Anime theme songs are an integral part of their respective series and anime culture as a whole, but what makes some of them so memorable?

Anime is popular for many reasons, but a key feature that helps set it apart from Western-style shows is the opening theme song. Not only is it a fun way to start an episode, but it also sets the tone for the entire season.

While there are many great anime themed songs, some, in particular, stand out. Songs like Dragon Ball“Cha-La Hed-Cha-La” and Cowboy bebop“Tank!”, Which was released more than two decades ago, still stands the test of time and is still popular. “Tank!” He even appeared on figure skater Kevin Reynolds’ short show for the Canadian National Figure Skating Championships 2016. Clearly, even though most anime themes are sung in Japanese, the language barrier does not prevent fans around the world from engaging with them. Thus, they become a link between the anime and its fans, sometimes remembered far beyond the actual lifespan of the anime.

Let’s take a look at just two iconic and memorable themes from the past few years that became an integral part of the anime they were used for.

RELATED: The Meaning of Yu-Gi-Oh! In Japanese makes your original theme even more fun

Attack on Titan, “Shinzou wo Sasageyo”

Perhaps one of the most iconic anime theme songs belongs to Attack on Titan. “Shinzou wo Sasageyo” is not only the opening song of season 2, it is also a fan anthem. Performed by Linked Horizon, the song remains memorable well beyond season 2, and many fans still sing it to this day as the type of theme for the entire anime. Maybe it’s because the song has incredible structure, or because the chorus can be sung easily.

The choir’s musical phraseology has a particularly hymn vibe: when the song breaks with the words “shinzou wo sasageyo”, we see the Scout Regiment throw its right hand on its chest in solidarity. The visuals coupled with the music make the song feel heroic, triumphant, and capable of withstanding even the toughest of titans. That sheer energy is what makes her so influential.

RELATED: Inuyasha: Did Scarborough Fair Inspire Kagome’s Theme Song?

Also, “Shinzou wo Sasageyo” is so popular that it has been performed in sold-out concerts. Imagine that: concerts specifically for anime music. It just goes to show that an amazing anime theme is so much more than just a song. “Shinzou wo Sasageyo” is one of the best-known anime openings in the world because it unites viewers with the feelings of Attack on Titan. As Eren, Mikasa, and Armin fight for their lives, the song allows viewers to feel that sense of pride alongside them. It can almost be compared to a battle march.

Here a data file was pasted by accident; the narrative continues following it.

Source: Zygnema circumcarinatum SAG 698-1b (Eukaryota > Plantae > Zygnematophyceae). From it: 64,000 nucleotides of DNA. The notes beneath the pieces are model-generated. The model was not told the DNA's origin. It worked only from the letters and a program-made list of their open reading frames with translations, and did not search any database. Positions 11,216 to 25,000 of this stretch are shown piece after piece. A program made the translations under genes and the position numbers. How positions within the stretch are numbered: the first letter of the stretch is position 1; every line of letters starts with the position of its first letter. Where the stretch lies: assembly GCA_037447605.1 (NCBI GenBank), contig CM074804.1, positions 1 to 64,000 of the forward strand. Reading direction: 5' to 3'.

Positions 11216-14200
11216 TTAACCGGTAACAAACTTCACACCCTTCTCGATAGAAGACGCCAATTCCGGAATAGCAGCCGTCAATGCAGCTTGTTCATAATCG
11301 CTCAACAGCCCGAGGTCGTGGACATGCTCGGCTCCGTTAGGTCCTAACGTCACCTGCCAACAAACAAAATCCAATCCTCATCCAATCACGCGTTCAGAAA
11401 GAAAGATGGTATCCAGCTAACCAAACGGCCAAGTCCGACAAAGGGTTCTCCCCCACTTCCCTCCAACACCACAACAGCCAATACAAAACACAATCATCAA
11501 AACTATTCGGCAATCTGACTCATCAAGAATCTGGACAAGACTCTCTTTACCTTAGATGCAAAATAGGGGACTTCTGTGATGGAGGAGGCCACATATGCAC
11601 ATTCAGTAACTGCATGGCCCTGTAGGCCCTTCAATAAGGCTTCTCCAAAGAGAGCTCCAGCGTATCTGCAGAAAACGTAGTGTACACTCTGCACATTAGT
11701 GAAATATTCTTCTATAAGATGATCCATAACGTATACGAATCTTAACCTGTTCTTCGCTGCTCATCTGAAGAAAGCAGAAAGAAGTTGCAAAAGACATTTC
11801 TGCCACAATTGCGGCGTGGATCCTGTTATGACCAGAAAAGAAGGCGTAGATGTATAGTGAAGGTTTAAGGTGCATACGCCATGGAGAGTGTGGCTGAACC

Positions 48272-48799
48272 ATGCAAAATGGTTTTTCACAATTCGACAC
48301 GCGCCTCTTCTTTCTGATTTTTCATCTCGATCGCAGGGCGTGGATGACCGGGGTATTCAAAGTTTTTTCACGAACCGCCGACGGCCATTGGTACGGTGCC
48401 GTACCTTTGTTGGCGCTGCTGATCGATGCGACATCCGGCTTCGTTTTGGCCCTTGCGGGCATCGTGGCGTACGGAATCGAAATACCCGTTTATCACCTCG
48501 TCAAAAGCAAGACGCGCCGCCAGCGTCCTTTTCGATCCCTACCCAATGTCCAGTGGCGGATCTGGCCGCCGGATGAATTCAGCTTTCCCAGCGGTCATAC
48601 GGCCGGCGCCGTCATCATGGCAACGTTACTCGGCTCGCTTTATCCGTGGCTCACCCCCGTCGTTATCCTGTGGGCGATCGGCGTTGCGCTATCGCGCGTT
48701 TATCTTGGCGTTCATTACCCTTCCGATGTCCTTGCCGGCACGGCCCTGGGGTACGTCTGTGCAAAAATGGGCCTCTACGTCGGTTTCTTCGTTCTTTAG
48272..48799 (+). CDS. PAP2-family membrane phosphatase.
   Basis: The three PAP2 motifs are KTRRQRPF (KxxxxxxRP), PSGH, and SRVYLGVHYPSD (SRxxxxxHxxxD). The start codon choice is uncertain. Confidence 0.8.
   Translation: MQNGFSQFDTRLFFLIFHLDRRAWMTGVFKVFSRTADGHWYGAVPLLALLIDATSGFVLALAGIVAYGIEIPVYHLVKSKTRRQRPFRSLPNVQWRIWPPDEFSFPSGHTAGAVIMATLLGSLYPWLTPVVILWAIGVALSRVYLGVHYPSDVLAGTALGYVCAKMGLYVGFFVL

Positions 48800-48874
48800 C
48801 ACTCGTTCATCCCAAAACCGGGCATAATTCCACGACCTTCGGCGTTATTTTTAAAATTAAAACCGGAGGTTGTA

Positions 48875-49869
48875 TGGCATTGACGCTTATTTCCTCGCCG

My Hero Academia, “Strange Future”

Another very memorable anime theme is “Odd Future” by My hero academia Season 3. Compared to “Shinzou wo Sasageyo”, this song is less of an anthem for the anime and more of a great way to prepare fans for an episode. UVERworld’s “Odd Future” is one of many My hero academia openings, however, stands out as one of the best received. The reason for this is all in the wording. The song goes from playful and light to big and bombastic, combining that delicate balance of fun and tension in the same way. My hero academia it does.

RELATED: My Hero Academia: Froppy Was Born To Be A Hero – Here’s Why

What works well for “Odd Future” is the way the musical phrasing dramatizes the opening credits, which can instantly enhance any scene. But when the chorus arrives, the footage shows the UA students in their hero suits, ready to fight for the innocent. He does this by using powerful vocals combined with catchy pop music. “Odd Future” is not only a perfect song to start an episode, but it is a great independent tune to listen to. Pairing it with the thematic content of My hero academia it only improves the opening credits.

Anime theme songs often leave a lasting impression on viewers. This may be due to the energy of the song, its powerful voice, or its tone in relation to the content of the series. They are an important piece of anime culture and as the popularity of anime increases, so does the love for theme songs. While these examples are more modern, there are anime songs from the 80s and 90s that are still remembered today, both in Japanese and English, such as PokemonIt’s unforgettable, “Gotta Catch ‘Em All.” No matter the reason for their popularity with fans, theme songs have become a staple of anime culture that lasts well beyond their original context and content.

READ ON: My Hero Academia: Uraraka retains her crown for best girl in Match 5

Avatar: Why didn’t Legend of Korra perform as well as Airbender?

See also  Batman: the Joker may be innocent of his latest attack on Gotham
Similar Posts

Leave a Reply

Your email address will not be published. Required fields are marked *